Tuesday, April 19, 2011

Cameroonian nominated for 2011 Award for Human Rights Defenders at Risk

Every year, Front Line, an organization that protects human rights defenders around the world, grants an award to one human rights defender who fights for human rights - usually at great personal risk in his/her country. This year, a Cameroonian has been nominated for the award, alongside five other human rights defenders from other countries with poor human rights records. The nomination of Jean Marc Bikoko, a Cameroonian trade unionist and human rights activist, for the 2011 Front Line Award for Human Rights Defenders at Risk once again shines the spotlight on Cameroon's human rights record and speaks volumes about the dangers faced by human rights defenders in the central African country.

According to Front Line, Jean Marc Bikoko, President of Centrale Syndicale du Secteur Public (CSP), works to safeguard the rights of employees in the public sector in Cameroon. He was arrested in November 2010 together with 6 other trade unionists for participating a peaceful sit-in in front of the Prime Minister's office in Yaounde, Cameroon's main city. The peaceful demonstration was organized by CSP and the organization sought authorization to peacefully assemble and express their grievances, but authorization was denied.

On the day of the sit-in, the trade unionists were rounded up by security forces, interrogated and prosecuted on charges of participating in a banned peaceful demonstration.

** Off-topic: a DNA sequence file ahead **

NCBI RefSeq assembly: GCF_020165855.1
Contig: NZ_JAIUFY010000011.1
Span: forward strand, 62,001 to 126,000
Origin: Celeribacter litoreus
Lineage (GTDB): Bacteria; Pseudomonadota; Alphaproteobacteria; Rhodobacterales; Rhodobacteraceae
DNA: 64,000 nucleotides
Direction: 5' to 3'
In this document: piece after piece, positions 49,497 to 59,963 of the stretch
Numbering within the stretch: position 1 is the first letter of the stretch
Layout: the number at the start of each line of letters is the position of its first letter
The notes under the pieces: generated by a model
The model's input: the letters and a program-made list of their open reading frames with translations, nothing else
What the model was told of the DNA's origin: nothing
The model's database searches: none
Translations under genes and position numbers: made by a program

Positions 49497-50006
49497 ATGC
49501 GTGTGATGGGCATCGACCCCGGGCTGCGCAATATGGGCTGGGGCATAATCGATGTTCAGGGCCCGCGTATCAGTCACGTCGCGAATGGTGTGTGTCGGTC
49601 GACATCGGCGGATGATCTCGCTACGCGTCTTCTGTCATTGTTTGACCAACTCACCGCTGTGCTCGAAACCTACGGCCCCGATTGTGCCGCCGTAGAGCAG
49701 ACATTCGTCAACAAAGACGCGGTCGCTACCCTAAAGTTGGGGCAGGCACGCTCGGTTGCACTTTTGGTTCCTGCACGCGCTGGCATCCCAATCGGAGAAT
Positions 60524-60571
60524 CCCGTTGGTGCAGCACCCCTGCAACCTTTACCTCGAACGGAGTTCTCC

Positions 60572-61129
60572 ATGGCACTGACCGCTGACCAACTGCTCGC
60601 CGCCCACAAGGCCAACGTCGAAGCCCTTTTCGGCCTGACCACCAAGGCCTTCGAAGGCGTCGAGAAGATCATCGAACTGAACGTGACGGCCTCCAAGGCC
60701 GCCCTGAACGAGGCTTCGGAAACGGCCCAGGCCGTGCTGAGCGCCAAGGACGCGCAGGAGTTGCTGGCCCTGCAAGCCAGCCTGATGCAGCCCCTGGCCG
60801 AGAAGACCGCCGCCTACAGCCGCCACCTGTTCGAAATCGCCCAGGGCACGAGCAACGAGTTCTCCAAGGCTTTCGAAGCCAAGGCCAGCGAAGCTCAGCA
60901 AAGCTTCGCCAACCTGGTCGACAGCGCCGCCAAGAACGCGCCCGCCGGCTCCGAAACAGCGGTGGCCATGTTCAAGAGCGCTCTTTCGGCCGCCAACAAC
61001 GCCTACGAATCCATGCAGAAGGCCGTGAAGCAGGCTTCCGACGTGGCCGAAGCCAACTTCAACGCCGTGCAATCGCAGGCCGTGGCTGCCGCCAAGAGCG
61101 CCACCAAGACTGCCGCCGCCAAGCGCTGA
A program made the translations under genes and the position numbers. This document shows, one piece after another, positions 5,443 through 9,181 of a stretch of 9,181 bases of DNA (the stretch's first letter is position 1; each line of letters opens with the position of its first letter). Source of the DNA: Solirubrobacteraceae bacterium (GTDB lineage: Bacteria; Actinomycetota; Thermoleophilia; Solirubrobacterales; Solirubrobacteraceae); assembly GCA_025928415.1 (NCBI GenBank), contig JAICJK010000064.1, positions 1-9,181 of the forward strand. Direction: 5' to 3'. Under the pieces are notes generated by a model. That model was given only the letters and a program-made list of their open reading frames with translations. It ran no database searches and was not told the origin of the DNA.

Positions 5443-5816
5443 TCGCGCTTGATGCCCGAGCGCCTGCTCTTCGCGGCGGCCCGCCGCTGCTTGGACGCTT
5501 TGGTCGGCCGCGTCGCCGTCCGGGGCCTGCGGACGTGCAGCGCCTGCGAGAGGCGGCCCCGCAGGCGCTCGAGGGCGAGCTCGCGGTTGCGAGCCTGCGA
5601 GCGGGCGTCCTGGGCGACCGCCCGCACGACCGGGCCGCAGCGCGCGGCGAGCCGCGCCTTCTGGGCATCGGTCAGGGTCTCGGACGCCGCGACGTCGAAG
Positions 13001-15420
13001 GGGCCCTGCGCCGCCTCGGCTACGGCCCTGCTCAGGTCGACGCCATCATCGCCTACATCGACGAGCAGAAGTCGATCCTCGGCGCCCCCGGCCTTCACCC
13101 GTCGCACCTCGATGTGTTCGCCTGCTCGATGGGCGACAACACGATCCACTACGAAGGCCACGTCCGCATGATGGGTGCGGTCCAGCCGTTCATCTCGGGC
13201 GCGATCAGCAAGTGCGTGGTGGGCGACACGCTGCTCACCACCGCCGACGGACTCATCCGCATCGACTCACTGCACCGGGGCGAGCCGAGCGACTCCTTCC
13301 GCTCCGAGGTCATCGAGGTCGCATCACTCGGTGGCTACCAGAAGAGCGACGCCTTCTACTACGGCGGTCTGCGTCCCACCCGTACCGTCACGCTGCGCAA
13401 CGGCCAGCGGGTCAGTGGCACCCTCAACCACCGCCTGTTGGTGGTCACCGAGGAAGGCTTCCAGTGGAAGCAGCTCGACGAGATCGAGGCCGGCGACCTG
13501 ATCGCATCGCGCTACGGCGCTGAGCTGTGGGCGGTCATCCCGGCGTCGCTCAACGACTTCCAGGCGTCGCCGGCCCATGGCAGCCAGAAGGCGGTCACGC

The right to peaceful assembly and free expression is enshrined in key human rights instruments that have been duly ratified by the government of Cameroon, including the Universal Declaration of Human Rights (UDHR), The African Charter on Human and Peoples' Rights (ACHPR), the International Covenant on Civil and Political Rights (ICCPR).

Cameroon's membership to the International Labour Organization (ILO) is even more relevant in this case since it concerns the rights of trade unionists and workers.

Cameroon is party to the ILO's Freedom of Association and Protection of the Right to Organize Convention (ratified on 7 June 1960), the Workers' Representatives Convention (ratified on 5 April 1976) and other significant international labour standards that promote the rights of workers and trade union members.

Article 1 of the Workers' Representatives Convention states that "workers' representatives shall enjoy effective protection against any acts prejudicial to them..."

Mindful of the government's legal obligation under international law - it goes without saying that the arrest of Jean Marc Bikoko, a workers' representative as defined by Article 3 of the 1971 Workers' Representatives Convention, for organizing and participating in a peaceful demonstration to demand the rights of public sector employees contravenes international human rights and international labour rights standards.

More so, the banning of a peaceful sit-in by the authorities amounts to an interference to restrict the right to peaceful assembly and expression.

It has been said that Cameroon has an "unenviable" human rights record, hence the nomination of a Cameroonian for the 2011 Award for Human Rights Defenders at Risk adds weight to the assertion and goes to show the dangers faced by human rights defenders and those who dare to speak out against basic rights violations in the African country.

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